Jan 17, 2020 | 5 min read

Smart IoT: What CHIP Means for the Internet of Things

Pavel Kaplunou, Marketing Communications

The electronics space is already talking about smart cities, but the situation with smart devices in the home, especially over the issue of information security, remains shaky at best. About a month ago top tech companies announced a working group, named Project Connected Home over IP (or CHIP for short). The goal is to develop a unified network standard that will resolve current and future device compatibility, security and development issues across smart home IoT devices. What will this mean for consumers and developers?

The current smart home IoT ecosystem is undoubtedly flawed. Last month Wyze confirmed a server leak that exposed user data to wrongdoers and cases of IoT exploitation were made public. Prior to such screaming digital security and user safety concerns making it to the surface, home gadgets were unanimously proclaimed notoriously bad at working together. The problem was made even more acute by their growing number in the household.

What CHIP plans to address

It was probably when problems peaked which served as the tipping point for companies to finally unite and address the growing number of issues that consumers and developers were facing. The CHIP Working Group brings together Amazon, Apple, Google and the Zigbee Alliance at a round table to compose a unified network communication standard based on the companies’ existing cross-compatibility solutions.

Previously consumers were assured that smart home devices would seamlessly work together regardless of the company they were produced by. What consumers really got was a bumpy customer experience where only additional middleware could get all devices to finally synchronize and communicate. In part, this was owing to the different network technologies that were implemented by individual manufacturers. The other side of the problem was also the underlying software modeling and architecture design, which led to a lack of interoperability.

The new connected home standard will borrow from the different technologies that companies like Amazon and Google are currently using to bring the applications under one roof, while giving them the opportunity to function across the same network protocol (IPv6). The CHIP team of representatives quickly set up a Working Group website to line up with the announcement.

What are the implications  for consumers and developers?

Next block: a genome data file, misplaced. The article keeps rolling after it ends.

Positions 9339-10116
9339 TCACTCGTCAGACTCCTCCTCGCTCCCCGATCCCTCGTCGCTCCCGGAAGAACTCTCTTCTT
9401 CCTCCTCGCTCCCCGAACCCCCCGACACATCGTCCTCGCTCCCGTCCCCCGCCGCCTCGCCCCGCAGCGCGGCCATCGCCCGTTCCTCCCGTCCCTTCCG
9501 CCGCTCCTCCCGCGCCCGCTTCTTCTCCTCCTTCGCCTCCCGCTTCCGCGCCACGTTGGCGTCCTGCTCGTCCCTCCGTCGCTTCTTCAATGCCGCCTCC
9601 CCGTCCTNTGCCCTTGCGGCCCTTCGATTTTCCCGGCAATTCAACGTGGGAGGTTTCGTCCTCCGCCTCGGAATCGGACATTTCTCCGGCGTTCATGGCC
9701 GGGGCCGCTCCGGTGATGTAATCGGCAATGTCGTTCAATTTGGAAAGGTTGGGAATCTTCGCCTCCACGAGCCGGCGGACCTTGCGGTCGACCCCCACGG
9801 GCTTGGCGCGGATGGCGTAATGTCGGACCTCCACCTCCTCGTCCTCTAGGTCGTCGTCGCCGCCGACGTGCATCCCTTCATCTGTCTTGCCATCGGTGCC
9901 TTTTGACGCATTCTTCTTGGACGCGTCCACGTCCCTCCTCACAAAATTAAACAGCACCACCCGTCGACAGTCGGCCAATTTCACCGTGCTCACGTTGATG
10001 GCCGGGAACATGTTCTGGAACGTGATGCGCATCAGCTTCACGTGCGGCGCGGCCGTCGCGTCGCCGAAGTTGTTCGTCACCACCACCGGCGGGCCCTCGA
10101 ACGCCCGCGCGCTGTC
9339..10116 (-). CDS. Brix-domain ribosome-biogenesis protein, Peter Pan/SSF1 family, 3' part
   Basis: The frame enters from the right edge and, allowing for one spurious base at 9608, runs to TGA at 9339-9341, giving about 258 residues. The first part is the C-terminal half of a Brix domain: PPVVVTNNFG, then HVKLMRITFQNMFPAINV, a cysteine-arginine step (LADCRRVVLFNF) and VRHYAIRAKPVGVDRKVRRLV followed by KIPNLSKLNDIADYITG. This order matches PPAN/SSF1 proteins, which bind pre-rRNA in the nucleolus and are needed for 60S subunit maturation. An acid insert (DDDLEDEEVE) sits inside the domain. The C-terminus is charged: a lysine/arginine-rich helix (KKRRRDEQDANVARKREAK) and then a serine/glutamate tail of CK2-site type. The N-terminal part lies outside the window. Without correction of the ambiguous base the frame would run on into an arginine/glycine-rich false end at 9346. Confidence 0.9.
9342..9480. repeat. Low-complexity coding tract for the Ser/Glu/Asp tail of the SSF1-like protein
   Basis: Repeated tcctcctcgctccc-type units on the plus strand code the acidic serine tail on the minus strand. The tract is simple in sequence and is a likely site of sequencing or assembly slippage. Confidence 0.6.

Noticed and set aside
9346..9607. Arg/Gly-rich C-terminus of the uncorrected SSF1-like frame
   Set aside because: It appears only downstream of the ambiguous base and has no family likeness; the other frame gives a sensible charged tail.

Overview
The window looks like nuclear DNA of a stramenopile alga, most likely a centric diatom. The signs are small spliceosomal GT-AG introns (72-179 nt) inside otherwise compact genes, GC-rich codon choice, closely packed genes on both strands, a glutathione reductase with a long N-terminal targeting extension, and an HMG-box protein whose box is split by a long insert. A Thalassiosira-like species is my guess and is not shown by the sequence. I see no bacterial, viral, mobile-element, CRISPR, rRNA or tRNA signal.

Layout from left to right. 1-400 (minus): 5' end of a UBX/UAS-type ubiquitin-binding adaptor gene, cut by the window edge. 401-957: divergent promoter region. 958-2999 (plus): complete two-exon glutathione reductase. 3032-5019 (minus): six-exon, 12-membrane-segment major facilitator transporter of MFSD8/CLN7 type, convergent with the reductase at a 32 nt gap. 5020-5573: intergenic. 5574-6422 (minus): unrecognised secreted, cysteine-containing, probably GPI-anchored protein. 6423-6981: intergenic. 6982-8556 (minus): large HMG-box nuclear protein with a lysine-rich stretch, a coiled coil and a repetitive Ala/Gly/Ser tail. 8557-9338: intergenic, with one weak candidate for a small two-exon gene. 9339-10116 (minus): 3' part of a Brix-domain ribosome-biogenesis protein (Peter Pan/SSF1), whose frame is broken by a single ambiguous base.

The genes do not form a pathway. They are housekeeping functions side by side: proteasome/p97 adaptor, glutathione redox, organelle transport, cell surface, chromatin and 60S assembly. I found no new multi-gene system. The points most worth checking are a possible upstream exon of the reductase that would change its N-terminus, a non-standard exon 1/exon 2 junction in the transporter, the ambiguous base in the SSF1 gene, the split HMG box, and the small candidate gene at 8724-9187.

By tackling the joint software application development challenge the CHIP standard will make the lives of both consumers and developers much easier. As the Zigbee Alliance website clearly states, the goal is to simplify development and increase compatibility.

For consumers this means a truly connected device ecosystem that is accessible from a central control panel. This obviates the headache of workaround solutions to bring control over all devices to a single access point. Consumers will be able to enjoy and take full advantage of the higher level of connectivity among devices. Moreover, a unified software development approach on behalf of the consumers will guarantee better encryption of user data.

A single low-level networking standard will also mean that more application engineers will be able to contribute to companies and startups working on development. The result will be made possible owing to a low level entry threshold. Because the standard will be open source, custom software development companies and individual developers will also be able to utilize in their work with clients or for personal projects. The Working Group currently openly allows manufacturers, providers and developers to join the cause via its official website.

Members of the Working Group are expected to come to a mutual agreement and announce the results of the resolution at the end of 2020. However, the implementation of the newly-minted standard will most likely happen over the next two years. 

Why should you care about the new smart home standard?

The fact that top tech companies have decided to unite efforts and make the lives of end users easier signals a positive change in the IoT market on the whole. With over 26 billion Internet of Things devices out there, it was only time before industry movers had to react to the growing disconnect in what was otherwise promoted as a “connected devices ecosystem”.

Apart from the big three, the CHIP working group is comprised of Zigbee Alliance representatives: IKEA, Legrand, NXP Semiconductors, Resideo, Samsung SmartThings, Schneider Electric, Signify (formerly Philips Lighting), Silicon Labs, Somfy, and Wulian. The fact that everyone is willing to work together at long last should to some extent be a guarantee that it is now in everyone’s interests to live up to consumer expectations.

On the whole this signals a breaking point for an industry that is saturated with manufacturer’s and producers who have found it hard to play ball and reach any kind of consensus up until recently. Somewhere in 2022, the consumer will be able to reap the fruit of this effort and enjoy a seamless experience of gadgets working on the same network layer with the added benefit of knowing that their data is safe.

17 January 2020

WRITTEN BY

Pavel Kaplunou , Marketing Communications

Pavel is Smart IT's Marketing Communication Manager. He oversees content creation and is in charge of the official Smart IT blog. Contact Pavel to learn about potential media and content collaborations. p.kaplunou@smart-it.io

Related articles

Sep 14, 2020 | 9 min read

Software Development Cost

Go-to checklist for software development costs factors

discover icon

Sep 07, 2020 | 8 min read

Value-Based Pricing Guide

See if the value-based pricing model can be applied as part of your overall pricing strategy

discover icon